You can refinance student loans as often as you need to. Sometimes, though there can be too much of a good thing. You want to make sure that you can still receive a lower interest rate and lower monthly payment.
How Can You Refinance Student Loans?
Lenders will look at two primary factors to assess your ability to pay the loan back once you submit a loan application. The first is your credit score and passing a credit check. The second factor is your debt to income ratio.
You’ll need to check your credit report before you apply for a loan. This will give you an idea as to where you stand and you can make improvements to your score before you apply for student loan refinancing.
For example, you can pull your credit report and find that your credit utilization rate is high. If that’s the case, you can focus your attention on getting a lowering that rate and existing debt payments. That will raise your credit score and improve your chances to get approved.
A good credit score will also determine your interest rate. A poor credit score can result in a high-interest rate and completely defeat the purpose of refinancing.
If you get turned down for a loan because your credit score is subpar or you just don’t have the income, you can explore the possibility of having a cosigner on the loan.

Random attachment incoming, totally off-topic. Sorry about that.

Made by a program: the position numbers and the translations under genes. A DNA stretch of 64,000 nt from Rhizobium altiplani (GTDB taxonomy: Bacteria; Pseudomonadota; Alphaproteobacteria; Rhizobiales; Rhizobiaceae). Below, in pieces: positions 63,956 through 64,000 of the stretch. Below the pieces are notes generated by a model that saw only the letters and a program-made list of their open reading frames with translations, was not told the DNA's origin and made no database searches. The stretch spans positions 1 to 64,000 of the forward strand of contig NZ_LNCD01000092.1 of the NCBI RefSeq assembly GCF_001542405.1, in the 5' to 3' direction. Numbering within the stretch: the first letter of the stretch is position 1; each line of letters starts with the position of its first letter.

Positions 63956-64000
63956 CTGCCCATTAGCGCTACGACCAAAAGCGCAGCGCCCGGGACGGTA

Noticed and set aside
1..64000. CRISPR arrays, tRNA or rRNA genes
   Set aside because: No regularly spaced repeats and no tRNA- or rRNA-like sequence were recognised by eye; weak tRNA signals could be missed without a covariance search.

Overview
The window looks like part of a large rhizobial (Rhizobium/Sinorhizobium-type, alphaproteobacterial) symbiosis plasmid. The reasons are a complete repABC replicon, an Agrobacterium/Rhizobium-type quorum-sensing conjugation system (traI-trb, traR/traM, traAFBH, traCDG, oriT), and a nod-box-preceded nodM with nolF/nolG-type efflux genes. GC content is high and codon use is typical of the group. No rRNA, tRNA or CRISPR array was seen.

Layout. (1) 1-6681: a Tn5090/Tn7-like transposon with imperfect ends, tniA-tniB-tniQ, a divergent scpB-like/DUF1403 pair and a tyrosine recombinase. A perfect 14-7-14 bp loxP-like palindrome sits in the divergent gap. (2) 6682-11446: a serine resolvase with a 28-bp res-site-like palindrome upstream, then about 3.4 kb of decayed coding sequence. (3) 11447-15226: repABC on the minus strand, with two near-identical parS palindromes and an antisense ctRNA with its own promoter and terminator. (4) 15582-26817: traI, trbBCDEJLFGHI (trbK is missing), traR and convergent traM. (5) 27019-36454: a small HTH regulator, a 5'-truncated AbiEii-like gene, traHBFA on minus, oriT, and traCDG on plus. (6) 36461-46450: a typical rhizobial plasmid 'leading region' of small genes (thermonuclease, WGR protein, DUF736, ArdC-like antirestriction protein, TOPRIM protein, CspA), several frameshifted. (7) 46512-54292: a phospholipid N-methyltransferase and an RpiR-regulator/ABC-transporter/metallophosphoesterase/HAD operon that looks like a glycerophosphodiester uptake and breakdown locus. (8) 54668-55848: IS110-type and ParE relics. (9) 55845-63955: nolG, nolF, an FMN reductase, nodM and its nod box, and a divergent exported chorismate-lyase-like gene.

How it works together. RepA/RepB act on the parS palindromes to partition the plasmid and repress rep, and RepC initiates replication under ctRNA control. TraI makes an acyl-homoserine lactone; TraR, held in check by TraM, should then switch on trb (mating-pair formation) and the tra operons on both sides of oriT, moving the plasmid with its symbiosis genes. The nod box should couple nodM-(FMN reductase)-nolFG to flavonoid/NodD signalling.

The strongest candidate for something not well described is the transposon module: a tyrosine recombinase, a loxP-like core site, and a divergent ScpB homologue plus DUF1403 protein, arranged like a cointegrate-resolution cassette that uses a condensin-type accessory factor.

A cosigner can be a friend, parent, or another relative that has the credit score and income qualifications to get approved for the loan.
When you have a cosigner on a loan, you are responsible for making the on-time payments each month. If you miss a payment, your co-signer becomes responsible for the student loan payments. You’ll have to work hard to repair that relationship and pay them back.
When Student Loan Financing Makes Sense
Are you still wondering, “Should I refinance my student loan?”
Student loan refinancing isn’t for everyone. There are some general guidelines to follow to know if refinancing a student loan is right for you.
Do you have a federal student loan and are on a repayment plan, such as Public Service Forgiveness or Income-Driven Repayment?
When you refinance a student loan, you are leaving the federal student loan system. These repayment programs go away as private lenders don’t offer them, including student loan forgiveness.
You also have to look at the interest rate of the loans you have. Banks will determine your interest rate based on your credit score. With federal loans, interest rates are set by Congress in July of each year.
In some cases, you can refinance a student loan with a lower interest rate and better repayment terms. If you find that you come out ahead and can meet the monthly payment without a problem, refinancing would make sense. It may make sense if you decide to buy a home and want to qualify for a mortgage.
Another factor to examine is the life of the loan and the total loan amount of the new loan. It’s tempting to just look at the monthly payment and go with it because you save money each month.
You may find that you’re paying much more in interest to the bank because the repayment terms are much longer than what you currently have.
Should I Refinance My Student Loans?
Can I refinance my student loans? Should I refinance my student loans? These are common questions borrowers ask to lighten the load of student loan payments.
It is possible to refinance student loans. Whether or not you should refinance depends on several factors. You have to look at the type of loan you have, the interest rate of your current loan, and the repayment options when refinancing.
Do you want more financial tips? Read this article to discover other ways to lower your bills.